Blue Springs can look to its neighbor Lee’s Summit to see the success that downtown reinvestment brings. Downtown Lee’s Summit has a mix of unique, local businesses that have proven to be a draw for visitors and residents. It boasts boutiques, restaurants, a speakeasy and four breweries—it has attained the “cluster” that Mann hopes to see someday in Blue Springs.
Between the interesting venues and the walkability of the area, Lee’s Summit has succeeded in attracting people. Now, the bedroom community hopes to keep more of them there. The next step is offering more places to work in the suburb so less of the population has to drive to Kansas City, Johnson County or other areas of the metro.
That’s a key motivation for serial entrepreneur Ben Rao, who this summer will open Bridge Space in a former post office downtown. It’s the first coworking space in Lee’s Summit.
Through the 16 month-process of renovation, Bridge Space is bringing back historical features of the 1962 building while adding the newest technology, including solar panels and LED lighting.
“It is about creating an experience that doesn’t exist in Eastern Jackson County or Lee’s Summit,” Rao said.
Always a big-picture thinker, Rao envisions Bridge Space as more the “bridge” than just the “space.”
“A big part of this project was because there’s nobody focusing full-time on entrepreneurship in Lee’s Summit,” he said. “We’ve got great people, we’ve got great families. And I just wanted to build this support mechanism so people knew they had a place to gravitate to, and we could be the central nerve center out here to help play traffic cop between schools and education, and the civic groups, and the city, and entrepreneurs and the larger business community, and to be focused on that full-time, to be that glue to hold all of that together because that will bring hundreds of companies into Lee’s Summit.”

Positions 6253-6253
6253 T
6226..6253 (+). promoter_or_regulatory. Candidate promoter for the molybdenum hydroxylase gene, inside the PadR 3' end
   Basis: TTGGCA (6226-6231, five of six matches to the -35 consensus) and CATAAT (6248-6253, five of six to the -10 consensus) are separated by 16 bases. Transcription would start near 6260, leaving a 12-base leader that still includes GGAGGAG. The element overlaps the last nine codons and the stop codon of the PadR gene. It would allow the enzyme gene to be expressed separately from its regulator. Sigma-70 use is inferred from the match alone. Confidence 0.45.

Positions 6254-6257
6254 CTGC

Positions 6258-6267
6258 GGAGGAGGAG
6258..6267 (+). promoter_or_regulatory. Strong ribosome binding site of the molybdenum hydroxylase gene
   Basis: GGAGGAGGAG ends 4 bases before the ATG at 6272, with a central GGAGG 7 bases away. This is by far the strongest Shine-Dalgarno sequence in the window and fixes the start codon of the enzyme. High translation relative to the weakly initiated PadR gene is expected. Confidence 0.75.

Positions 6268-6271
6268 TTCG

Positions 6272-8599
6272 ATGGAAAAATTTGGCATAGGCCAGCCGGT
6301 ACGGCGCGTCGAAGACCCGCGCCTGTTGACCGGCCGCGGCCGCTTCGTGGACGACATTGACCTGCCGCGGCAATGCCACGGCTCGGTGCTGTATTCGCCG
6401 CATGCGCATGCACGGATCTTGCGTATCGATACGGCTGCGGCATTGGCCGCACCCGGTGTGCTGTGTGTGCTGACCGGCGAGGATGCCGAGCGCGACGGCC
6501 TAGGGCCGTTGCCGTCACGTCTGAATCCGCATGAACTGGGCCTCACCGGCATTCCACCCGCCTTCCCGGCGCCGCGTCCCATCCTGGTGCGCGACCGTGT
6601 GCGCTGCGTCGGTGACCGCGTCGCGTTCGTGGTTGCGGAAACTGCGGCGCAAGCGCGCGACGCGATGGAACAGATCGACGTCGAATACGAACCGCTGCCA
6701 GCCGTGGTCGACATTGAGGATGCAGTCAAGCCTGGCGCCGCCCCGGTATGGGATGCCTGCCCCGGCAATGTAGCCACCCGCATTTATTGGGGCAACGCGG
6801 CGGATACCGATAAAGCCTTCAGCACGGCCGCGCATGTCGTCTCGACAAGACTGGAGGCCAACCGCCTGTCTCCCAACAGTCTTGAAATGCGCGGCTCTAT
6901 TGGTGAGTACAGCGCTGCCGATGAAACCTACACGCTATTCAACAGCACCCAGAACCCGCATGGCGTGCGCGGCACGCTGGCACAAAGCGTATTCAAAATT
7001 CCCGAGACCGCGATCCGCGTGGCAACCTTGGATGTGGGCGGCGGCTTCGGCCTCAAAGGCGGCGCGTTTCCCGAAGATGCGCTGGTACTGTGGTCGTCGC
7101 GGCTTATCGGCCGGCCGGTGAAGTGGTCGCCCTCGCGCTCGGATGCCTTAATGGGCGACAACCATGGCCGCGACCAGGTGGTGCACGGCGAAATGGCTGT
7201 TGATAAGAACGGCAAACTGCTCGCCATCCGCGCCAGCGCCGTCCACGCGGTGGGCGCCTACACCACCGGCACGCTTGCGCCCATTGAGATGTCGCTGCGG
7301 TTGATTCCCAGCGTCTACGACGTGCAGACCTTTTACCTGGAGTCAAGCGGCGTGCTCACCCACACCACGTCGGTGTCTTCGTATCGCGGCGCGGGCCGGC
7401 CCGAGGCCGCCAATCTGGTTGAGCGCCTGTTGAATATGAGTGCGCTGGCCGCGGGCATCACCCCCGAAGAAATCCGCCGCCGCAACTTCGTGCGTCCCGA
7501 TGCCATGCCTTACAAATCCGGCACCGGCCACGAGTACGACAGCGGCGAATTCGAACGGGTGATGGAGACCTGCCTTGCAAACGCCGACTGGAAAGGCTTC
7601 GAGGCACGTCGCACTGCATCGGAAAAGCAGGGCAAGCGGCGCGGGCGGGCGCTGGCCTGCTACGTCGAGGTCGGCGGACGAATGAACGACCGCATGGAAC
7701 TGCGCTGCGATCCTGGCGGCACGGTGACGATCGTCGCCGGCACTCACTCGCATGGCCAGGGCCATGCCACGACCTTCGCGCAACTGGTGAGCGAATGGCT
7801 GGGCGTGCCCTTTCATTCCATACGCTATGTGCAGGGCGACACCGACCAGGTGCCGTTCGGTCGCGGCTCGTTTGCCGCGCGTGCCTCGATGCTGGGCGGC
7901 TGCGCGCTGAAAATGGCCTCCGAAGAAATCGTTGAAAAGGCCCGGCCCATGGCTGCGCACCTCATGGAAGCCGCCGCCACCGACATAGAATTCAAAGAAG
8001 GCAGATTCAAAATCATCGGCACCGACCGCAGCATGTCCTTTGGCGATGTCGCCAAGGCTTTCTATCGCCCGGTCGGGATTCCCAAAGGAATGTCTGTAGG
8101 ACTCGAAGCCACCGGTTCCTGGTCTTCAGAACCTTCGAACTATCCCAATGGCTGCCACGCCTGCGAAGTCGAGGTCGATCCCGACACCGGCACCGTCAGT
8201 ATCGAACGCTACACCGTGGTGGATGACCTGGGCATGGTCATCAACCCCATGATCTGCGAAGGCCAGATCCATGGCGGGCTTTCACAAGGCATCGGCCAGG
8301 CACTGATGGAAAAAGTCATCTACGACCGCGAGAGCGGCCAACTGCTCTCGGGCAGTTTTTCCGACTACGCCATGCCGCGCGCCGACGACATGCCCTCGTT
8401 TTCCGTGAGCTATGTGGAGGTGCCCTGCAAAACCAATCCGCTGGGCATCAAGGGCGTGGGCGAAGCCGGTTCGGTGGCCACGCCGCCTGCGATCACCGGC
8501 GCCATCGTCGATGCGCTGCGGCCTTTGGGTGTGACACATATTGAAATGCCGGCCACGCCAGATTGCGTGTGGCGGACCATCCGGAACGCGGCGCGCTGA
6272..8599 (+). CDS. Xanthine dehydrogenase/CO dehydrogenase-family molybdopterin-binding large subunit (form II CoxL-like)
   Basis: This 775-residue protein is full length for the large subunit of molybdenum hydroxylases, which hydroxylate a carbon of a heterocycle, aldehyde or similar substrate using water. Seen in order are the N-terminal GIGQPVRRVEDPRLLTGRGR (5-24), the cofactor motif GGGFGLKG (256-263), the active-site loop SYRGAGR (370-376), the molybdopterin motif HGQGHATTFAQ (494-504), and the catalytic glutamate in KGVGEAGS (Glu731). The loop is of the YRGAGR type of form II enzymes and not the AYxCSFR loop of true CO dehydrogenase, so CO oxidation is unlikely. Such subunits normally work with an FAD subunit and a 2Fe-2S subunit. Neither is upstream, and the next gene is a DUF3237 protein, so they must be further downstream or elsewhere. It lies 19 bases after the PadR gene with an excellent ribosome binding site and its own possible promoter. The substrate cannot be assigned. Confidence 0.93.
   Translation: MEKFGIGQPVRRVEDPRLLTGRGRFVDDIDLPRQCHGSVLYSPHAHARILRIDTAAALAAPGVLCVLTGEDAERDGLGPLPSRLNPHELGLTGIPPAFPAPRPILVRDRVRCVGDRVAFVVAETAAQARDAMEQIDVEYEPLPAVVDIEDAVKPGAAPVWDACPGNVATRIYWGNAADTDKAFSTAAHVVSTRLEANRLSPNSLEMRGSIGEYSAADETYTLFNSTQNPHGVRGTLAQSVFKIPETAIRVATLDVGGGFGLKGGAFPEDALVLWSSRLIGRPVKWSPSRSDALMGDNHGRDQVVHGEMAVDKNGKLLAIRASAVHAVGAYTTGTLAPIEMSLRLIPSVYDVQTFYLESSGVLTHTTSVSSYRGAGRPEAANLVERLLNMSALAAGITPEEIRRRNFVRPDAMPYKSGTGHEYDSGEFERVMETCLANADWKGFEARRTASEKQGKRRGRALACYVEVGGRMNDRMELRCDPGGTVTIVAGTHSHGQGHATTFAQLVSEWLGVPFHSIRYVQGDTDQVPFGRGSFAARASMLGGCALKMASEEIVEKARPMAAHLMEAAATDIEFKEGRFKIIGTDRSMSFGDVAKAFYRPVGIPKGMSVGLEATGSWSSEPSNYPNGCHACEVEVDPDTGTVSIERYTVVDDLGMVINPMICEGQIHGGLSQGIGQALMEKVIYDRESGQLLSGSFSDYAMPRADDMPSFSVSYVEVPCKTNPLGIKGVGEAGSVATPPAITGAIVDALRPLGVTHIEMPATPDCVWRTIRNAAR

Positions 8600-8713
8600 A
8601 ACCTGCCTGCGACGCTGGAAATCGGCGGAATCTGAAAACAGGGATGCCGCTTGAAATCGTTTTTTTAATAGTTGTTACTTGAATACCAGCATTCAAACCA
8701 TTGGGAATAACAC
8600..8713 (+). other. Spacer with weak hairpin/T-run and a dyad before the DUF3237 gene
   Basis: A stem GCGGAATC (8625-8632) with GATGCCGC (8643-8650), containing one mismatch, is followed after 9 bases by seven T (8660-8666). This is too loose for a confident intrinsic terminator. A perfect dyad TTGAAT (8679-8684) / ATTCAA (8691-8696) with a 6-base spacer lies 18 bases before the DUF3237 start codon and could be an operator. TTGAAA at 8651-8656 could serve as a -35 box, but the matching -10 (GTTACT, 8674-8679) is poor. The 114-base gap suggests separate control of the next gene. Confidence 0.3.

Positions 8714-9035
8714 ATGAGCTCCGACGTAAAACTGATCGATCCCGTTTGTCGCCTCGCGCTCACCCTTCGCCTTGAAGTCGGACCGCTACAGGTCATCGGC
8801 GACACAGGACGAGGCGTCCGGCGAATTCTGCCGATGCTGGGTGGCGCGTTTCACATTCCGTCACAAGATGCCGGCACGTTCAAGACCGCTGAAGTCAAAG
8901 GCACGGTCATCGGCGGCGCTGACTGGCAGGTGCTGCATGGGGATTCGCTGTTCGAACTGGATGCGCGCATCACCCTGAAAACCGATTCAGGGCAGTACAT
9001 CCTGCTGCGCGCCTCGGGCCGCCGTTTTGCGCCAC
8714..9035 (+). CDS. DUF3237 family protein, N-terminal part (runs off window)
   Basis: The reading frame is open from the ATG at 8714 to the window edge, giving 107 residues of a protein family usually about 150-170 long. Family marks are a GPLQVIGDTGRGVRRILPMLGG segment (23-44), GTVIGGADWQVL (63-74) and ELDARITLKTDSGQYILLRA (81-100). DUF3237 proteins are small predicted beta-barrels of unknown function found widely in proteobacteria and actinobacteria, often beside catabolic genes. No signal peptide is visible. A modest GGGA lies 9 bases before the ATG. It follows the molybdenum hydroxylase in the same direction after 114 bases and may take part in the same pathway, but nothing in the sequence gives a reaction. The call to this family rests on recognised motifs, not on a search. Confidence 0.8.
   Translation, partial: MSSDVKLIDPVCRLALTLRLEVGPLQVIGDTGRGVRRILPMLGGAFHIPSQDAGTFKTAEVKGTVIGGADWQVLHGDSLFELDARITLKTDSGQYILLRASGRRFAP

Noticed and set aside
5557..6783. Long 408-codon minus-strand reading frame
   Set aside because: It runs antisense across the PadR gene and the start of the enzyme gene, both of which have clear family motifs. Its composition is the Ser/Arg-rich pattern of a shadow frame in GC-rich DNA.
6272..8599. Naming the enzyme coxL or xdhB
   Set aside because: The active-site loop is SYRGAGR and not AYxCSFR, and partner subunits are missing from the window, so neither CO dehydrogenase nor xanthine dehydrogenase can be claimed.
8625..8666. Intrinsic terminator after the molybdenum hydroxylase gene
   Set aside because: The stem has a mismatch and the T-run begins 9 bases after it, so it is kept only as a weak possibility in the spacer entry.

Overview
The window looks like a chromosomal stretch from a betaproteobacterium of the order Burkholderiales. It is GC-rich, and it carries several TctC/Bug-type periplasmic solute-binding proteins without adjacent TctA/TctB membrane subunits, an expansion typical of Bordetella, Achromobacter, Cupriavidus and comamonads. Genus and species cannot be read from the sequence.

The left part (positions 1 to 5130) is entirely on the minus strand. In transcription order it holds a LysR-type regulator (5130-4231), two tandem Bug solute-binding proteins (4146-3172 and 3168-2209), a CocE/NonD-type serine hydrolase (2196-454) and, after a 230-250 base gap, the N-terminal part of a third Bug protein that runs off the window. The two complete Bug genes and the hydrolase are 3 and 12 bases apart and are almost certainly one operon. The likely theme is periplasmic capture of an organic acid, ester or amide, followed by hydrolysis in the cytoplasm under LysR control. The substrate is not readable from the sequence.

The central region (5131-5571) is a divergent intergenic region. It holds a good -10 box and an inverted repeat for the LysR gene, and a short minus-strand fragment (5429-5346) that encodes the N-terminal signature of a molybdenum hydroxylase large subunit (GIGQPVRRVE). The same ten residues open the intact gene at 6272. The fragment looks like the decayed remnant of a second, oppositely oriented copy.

Ideally, he said, companies that incubate at Bridge Space will stay in Lee’s Summit. Say each company that starts at the coworking space grows to 20 employees, he said—“if we can do that with 100 companies, that’s 2,000 jobs.”
And his goal with Bridge Space is not only to keep people in Lee’s Summit but also to draw them in from elsewhere—and to help those visitors experience the downtown.
Bridge Space has event space that can accommodate 300 to 400 guests, Rao said, and it aims to host anything business- or philanthropy-related. For events such as full-day conferences, he suggests to the hosts that instead of catering in lunch, they buy downtown Lee’s Summit gift certificates so guests can try some of the local eateries.
The last crucial element in the urbanization formula is living space. So far, the Eastern Jackson County suburbs haven’t focused on adding much living space to their downtowns; however, these cities remain a draw for the quality of life they offer.
Millennials are cited as one of the key drivers toward urbanization. As that generation reaches their 30s, they are having children and looking for homes. As CBRE put it in a 2015 report: “Many of today’s younger urban professionals may eventually be drawn to the suburbs as they begin to raise families and they search for better-quality schools, a yard of one’s own and more space for storage.”
The school districts in Jackson County’s suburbs have long been a draw for families.
“That’s what got my folks out to Blue Springs when I was a kid—the school system,” said White, of the KCATA. “It’s a fact that, in all the school districts in Eastern Jackson County, you’ve got a really nice synergy between the civic community, the business community and the parents.”
What draws families also helps to keep others in the area, White said. The strong schools translate to high property values, which entice even empty nesters like himself to stay. White said he and his wife recently downsized but chose to remain in Lee’s Summit.
In addition to schools, public transit is a part of the urbanization conversation, especially for the millennial generation.
“Communities that attract millennials have a multitude of transportation choices and urban lifestyle components (whether they live in cities or in the suburbs),” CBRE wrote in its 2015 urbanization trends report.
White agreed that there has been “heightened interest in public transit and different transit options” in Eastern Jackson County. Businesses there want employees to have options available so they can get to work, he said. New options like KCATA’s app-based RideKC Freedom program help public transit to scale in those growing communities, White said.
‘Open for business’
Even as downtown Kansas City continues its resurgence, Eastern Jackson County will grow as well, thanks in part to the businesses that have made it their mission to see their cities thrive.
“When I came to Lee’s Summit—we moved here in 1978, sleepy little town didn’t want to be bothered,” White said. “But now, it’s open for business. … The goal is to keep you from ever having to leave.”